A full house of 14 artists came to spend the weekend painting fresh flowers. They came from the local area, from 2 hours drive away south of London, and some even flew in from Holland. From my experience of painting in Belle Île with Olivia, I’d say she attracts wonderfully diverse groups of artist – all of whom have one common factor: the desire to paint with Olivia.
Feedback from the workshop was overwhelmingly good with most of the artists wanting to come back and paint with Olivia again next year.
(Yes – we are planning another workshop for 2016)
Olivia’s preparation for the workshop was impressive. She came ready with exercises designed to allow artists to paint the same subject at each stage, but at a level that suited their own experience.
The day before the workshop we loaded up with flowers. The weather was cool so they were kept fresh outside in the shade until they were ready. Our garden was even more blossom-filled than usual for a couple of days.
At each stage, Olivia demonstrated the particular watercolour technique she wanted her students to master.
It didn’t take long before everyone was completely enthralled and happily practicing new skills.
Painting Fresh Flowers – A few demonstrations and results
And a couple of my little exercises:
Olivia brought her glorious watercolour earrings along with her, much to the delight of those with pierced ears, and some who got in a bit of early Christmas shopping. Olivia’s earrings and other watercolour jewellery are sold in her Etsy shop and it was brilliant to be able to see them in the flesh, succumb to the temptation and buy a few pairs.
Our two days of painting fresh flowers went past in a flash. My Facebook feed is showing images of flower paintings being done by some of the attendees – so the flower painting continues beyond the workshop. If you follow me on Facebook, you’ll see some more of my workshop paintings posted there, and more to come.
African sunsets are often stunningly vibrant with orange, pink and red streaks across the sky. In the Drakensberg (Dragon’s Mountains) the sunset could almost be the Dragons breathing fire.
Now that I’m back home I’ve gone back into the studio. The first day was spent doing a major spring clean and sort out. All an absolute pleasure as the studio had been painted while I was away and the walls are now beautiful bright white instead of the pale blue they were before. (Thank you to Marc, Peter and Chris for doing all the clearing out, painting and putting back of the furniture and equipment for me. No small task and I am very grateful to them all.)
So now I can get out my brushes again I’m drawn to capture the atmosphere of some of the glorious places we’ve just visited. One of my favourite places was the Drakensberg. From Montusi Mountain Lodge you get a wonderful view of these Dragon’s peaks. Every evening we sat watching entranced as the sun slid behind the peaks, painting the sky in luminous colours as it went. It was a high point of each day.
The Dragons Mountains
I love the fact that the Drakensberg have more than one name. The commonly known ‘English’ version is in fact taken from the Afrikaans name, Dragons Mountains. The Zulu name for these mountains is just as descriptive: uKhahlamba (Barrier of Spears). The mountain range stretches over 1000 km along the length of South Africa from the Eastern Cape into the northern most province of Limpopo.
This smaller version of the scene was done for Running With Brushes. Both reflect the incredible, almost unbelievable, colours of the Drakensberg evening skies.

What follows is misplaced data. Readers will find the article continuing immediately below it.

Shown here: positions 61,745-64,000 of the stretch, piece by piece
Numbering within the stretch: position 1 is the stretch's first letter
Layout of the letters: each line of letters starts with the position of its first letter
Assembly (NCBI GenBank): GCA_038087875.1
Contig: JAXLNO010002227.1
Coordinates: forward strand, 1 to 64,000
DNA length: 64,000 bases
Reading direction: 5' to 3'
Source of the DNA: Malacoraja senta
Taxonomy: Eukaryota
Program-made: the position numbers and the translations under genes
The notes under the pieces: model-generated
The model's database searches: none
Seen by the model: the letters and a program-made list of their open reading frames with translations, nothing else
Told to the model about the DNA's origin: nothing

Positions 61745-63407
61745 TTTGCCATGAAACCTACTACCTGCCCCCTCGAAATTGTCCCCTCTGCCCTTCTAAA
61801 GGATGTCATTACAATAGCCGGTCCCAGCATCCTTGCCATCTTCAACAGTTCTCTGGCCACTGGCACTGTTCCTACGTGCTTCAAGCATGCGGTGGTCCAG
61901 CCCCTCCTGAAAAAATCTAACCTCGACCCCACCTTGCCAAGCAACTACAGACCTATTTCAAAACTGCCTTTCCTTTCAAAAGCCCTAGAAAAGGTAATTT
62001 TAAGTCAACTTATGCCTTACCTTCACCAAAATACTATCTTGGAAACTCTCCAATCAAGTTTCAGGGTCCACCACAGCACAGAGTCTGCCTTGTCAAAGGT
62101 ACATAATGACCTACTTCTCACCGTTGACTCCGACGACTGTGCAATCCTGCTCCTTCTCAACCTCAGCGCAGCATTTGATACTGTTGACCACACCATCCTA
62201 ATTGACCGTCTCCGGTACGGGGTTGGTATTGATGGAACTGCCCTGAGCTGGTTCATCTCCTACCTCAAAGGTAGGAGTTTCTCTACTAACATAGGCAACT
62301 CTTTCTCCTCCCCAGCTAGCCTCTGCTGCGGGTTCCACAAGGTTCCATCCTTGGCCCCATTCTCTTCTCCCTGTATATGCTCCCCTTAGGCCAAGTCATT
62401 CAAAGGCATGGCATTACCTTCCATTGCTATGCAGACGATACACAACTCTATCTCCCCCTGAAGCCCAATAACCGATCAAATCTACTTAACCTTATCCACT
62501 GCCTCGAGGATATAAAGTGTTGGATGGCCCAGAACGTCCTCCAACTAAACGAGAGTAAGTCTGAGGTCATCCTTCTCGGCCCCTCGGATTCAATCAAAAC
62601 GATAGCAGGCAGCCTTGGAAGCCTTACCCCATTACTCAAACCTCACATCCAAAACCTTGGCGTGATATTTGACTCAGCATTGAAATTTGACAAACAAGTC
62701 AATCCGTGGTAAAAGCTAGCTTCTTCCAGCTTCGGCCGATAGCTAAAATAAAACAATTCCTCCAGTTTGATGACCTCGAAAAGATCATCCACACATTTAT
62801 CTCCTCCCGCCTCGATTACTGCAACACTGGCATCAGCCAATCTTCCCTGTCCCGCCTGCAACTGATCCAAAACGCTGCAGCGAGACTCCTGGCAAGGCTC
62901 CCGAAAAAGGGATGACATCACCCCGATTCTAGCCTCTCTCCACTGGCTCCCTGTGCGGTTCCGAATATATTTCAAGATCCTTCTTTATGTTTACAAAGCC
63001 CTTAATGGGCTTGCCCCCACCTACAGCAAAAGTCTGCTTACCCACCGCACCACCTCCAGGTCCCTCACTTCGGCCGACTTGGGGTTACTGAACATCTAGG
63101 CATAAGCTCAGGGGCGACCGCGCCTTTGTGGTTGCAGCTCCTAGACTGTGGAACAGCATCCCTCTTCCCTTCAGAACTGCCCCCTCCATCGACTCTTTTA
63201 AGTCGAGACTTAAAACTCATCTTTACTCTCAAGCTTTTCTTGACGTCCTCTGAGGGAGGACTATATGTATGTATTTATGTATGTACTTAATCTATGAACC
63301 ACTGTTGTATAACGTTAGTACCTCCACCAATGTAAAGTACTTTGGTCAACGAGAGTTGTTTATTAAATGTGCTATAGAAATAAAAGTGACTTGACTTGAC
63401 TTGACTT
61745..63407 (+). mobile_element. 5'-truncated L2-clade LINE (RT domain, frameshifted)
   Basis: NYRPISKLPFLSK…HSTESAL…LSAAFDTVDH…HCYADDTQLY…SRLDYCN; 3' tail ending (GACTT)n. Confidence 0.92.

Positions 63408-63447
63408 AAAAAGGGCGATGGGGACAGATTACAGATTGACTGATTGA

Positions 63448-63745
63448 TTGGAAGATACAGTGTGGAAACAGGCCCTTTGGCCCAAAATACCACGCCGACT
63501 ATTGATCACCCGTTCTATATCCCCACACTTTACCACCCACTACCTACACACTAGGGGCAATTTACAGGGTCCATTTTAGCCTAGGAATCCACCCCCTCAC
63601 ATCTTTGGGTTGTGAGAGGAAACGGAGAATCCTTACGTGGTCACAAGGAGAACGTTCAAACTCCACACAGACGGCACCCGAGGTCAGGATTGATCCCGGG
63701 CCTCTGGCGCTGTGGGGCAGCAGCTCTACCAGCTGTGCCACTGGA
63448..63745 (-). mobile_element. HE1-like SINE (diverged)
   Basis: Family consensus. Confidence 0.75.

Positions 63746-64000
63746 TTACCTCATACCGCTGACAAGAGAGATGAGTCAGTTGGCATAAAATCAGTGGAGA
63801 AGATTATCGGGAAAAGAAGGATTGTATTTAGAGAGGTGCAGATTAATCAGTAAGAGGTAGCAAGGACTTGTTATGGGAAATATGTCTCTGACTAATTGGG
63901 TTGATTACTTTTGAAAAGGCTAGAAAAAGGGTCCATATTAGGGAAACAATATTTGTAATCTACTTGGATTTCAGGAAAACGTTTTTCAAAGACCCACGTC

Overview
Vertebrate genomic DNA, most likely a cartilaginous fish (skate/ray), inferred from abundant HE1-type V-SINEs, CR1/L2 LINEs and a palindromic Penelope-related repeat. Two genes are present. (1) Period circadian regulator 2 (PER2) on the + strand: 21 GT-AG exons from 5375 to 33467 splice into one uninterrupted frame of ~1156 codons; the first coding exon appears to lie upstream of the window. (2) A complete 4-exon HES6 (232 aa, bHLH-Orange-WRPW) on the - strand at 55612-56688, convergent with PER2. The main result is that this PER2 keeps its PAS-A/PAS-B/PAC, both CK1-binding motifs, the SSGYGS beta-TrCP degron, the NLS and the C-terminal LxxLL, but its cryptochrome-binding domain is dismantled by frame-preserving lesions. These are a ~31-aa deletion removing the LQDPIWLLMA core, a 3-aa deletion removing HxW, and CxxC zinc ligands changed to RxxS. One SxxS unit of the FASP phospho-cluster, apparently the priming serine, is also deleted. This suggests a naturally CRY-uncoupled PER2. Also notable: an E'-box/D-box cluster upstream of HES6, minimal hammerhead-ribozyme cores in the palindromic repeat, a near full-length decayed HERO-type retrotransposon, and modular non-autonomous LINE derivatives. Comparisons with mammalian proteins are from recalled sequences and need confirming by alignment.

The captivating beauty of this part of the world will draw us back, so we will be back.
My Daniels Smith quinacridone watercolours came out to play this weekend. Last weekend I explored the differences and synergies between Quinacridone Gold and Quinacridone Deep Gold. You can see my findings in the Wash a Week challenge.
The nectarines on the kitchen table seemed an ideal subject for the colours I was working with for the blog. Once opened, the smooth, juicy, translucent flesh contrasted temptingly with the many folds and hard edges of the stone in the centre.
Quinacridone Watercolours blending on the paper
The perennial challenge for watercolourists is resisting the urge to be too fussy. There’s always the temptation to add one more brushstroke, embellish with a bit more detail, change an edge or a shape.
In this painting, I aimed to avoid this challenge by completing the whole painting with one flat brush. Painting a rounded shape with smooth edges using a flat brush makes it very difficult – almost impossible to get too detailed.
Using quick, energetic brushstrokes, my aim was to simply capture the essence of the fruit. My focus was specifically on the smooth quality of the flesh, and the area of rosy colouring where the hard stone emerges from the body of the fruit.
The combination of the transparent, single pigment quinacridone watercolours, and resisting the urge to fiddle with the paint once it’s been laid down on the paper, leaves the colours clear and translucent in the painting.
I’ll be sharing more quinacridone colours in future Wash a Week posts.
In other news, I’m starting the planning process for my 2015 exhibitions and Open Studios. There are a few visits to London exhibitions and a watercolour festival for inspiration. And I’ll be creating the opportunity for UK watercolour artists to attend workshops with two exceptional artists from Moldova and France. More news on these later.
Wearable watercolours were the subject of my June post about a secret project I was working on. Six months in the making, the final reveal happened on Christmas Day.
As with many such ideas, there were a few iterations along the way. The project started with a conversation about Christopher’s wedding. We were playing with the idea of creating a design and printing the fabric for the usher’s waistcoats or cravats. A friend, Cong, owns Textiler a business that does the printing part of it, and I was going to paint the image.
Ultimately, the decision about wedding outfits for the ushers was that a plain colour would be more appropriate. But by then, the project had grown and Christmas gifts were being planned.
Preparing for wearable watercolours
Four paintings were done to suit their particular recipients